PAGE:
Wednesday, October 20, 2021

Halloween Tips for Running a Horror RPG



Michael Wolgemut's "The Dance of Death," depicting 4 reveling skeletons, 3 dancing and one playing a horn, as another of their number rises from an open grave, the horn blower using their death shroud as a garment.
Nuremberg Chronicle

A notion I see thrown around a lot is that roleplaying games just can't be scary. I used to think that myself. The logic is similar to the one applied to Co-op video games: it's too hard to be scared when you're goofing off with your friends. In hindsight, I think that spoke more to the games I was running and the systems I was playing.

Not only are there a host of RPG systems designed with horror specifically in mind, most notably Call of Cthulhu, I've found that this medium is in a unique position to embrace horror. After all, no other art form gives the audience the level of agency a roleplaying game does. Even video games are constrained by code and technical limitations, whereas the only limits of an RPG are those imposed by the table.

And that can allow for a damn scary story.

The Right Tools for the Job

Contrary to what you might expect, I don't think you necessarily need a horror system to run a good horror game. It certainly helps and that's where you should look first. But other systems can be used to bring the genre to your table, if you keep in mind what makes dedicated horror rulesets tick. My most successful horror game (which managed to give one of my players nightmares) was run in Star Wars: Age of Rebellion of all things.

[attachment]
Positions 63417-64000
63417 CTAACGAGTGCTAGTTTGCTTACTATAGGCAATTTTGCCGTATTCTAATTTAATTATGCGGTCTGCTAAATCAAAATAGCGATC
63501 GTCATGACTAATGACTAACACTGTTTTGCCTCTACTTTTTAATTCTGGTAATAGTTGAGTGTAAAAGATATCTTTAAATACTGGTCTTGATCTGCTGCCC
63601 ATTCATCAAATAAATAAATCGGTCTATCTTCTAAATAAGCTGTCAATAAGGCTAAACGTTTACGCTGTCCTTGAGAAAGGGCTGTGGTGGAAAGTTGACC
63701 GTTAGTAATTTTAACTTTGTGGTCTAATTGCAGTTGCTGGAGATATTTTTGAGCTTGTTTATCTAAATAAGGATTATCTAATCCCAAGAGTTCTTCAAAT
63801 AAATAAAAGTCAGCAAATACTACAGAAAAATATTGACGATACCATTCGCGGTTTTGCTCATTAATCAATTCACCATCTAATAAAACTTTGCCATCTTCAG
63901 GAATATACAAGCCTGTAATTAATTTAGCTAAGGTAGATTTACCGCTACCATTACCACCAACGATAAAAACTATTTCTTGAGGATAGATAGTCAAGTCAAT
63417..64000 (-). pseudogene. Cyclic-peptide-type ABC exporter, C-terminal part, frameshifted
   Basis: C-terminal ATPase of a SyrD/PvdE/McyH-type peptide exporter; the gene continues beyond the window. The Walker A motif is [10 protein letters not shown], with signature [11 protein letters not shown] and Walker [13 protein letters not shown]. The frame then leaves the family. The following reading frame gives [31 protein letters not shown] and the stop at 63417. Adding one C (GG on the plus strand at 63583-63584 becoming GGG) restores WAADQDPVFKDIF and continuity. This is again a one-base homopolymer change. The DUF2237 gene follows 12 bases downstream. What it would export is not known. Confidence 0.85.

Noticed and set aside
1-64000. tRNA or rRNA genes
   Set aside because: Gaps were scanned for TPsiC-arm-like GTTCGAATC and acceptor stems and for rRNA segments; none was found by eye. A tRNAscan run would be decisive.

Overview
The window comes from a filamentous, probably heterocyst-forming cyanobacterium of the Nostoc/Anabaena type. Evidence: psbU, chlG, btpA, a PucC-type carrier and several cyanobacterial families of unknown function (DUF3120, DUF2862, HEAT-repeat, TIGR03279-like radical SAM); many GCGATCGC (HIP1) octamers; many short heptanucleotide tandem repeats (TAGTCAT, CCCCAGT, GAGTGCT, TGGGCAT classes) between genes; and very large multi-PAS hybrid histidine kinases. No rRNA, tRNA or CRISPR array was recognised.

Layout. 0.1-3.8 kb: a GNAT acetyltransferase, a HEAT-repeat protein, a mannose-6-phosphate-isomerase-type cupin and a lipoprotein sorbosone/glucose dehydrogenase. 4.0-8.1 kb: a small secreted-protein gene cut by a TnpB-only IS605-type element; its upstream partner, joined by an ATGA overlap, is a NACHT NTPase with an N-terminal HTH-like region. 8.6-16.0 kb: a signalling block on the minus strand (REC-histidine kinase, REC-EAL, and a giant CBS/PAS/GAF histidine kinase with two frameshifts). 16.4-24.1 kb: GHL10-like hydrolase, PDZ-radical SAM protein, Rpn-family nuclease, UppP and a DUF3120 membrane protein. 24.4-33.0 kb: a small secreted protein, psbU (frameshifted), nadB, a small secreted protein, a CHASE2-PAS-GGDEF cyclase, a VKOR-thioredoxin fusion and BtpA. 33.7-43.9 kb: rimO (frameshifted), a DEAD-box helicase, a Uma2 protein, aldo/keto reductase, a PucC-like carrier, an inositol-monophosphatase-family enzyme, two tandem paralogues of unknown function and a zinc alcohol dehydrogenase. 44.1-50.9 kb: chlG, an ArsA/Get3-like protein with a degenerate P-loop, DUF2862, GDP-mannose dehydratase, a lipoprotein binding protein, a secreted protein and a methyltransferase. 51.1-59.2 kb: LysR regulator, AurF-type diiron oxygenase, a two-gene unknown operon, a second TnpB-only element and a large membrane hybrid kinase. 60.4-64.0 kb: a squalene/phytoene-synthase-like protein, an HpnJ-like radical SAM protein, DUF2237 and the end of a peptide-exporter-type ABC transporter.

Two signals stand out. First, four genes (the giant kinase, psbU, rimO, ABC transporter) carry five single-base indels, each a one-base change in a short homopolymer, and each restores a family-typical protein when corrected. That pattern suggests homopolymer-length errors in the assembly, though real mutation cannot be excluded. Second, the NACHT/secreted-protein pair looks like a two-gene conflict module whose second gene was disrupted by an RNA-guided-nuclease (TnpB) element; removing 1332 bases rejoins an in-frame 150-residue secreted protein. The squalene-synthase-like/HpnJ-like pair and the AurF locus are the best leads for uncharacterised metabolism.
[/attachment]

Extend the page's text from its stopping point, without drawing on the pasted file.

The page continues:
Drawing from the undmade Yuuzhan Vong Clone Wars episode and an enduring obsession with The X-Files, I had two Rebel PCs uncover an apparent conspiracy between the Rebel Alliance and an otherworldly, truly alien threat.

Or maybe it was all a plot by Imperial Intelligence to trick them into revealing military secrets. The players never learned the truth and that agitated them even more than the alien body horror and half-glimpsed monsters.
You can explore horror with some unexpected systems but as a general rule, characters shouldn't be invulnerable or too powerful. If the players don't feel like their pursuer poses a real threat or they have plenty of tools to call on, it'll be hard for them to get truly frightened.

However, even "strong" characters can still function in a horror setting. Players used to their characters overcoming any odds can be caught off guard by something that finally poses a challenge. Or perhaps something they can't even attack. Fear is more than just a mechanic attached to a big monster; psychological horror has enduring popularity for a reason and there are plenty of fears that refuse to be dispelled by a few successful dice rolls.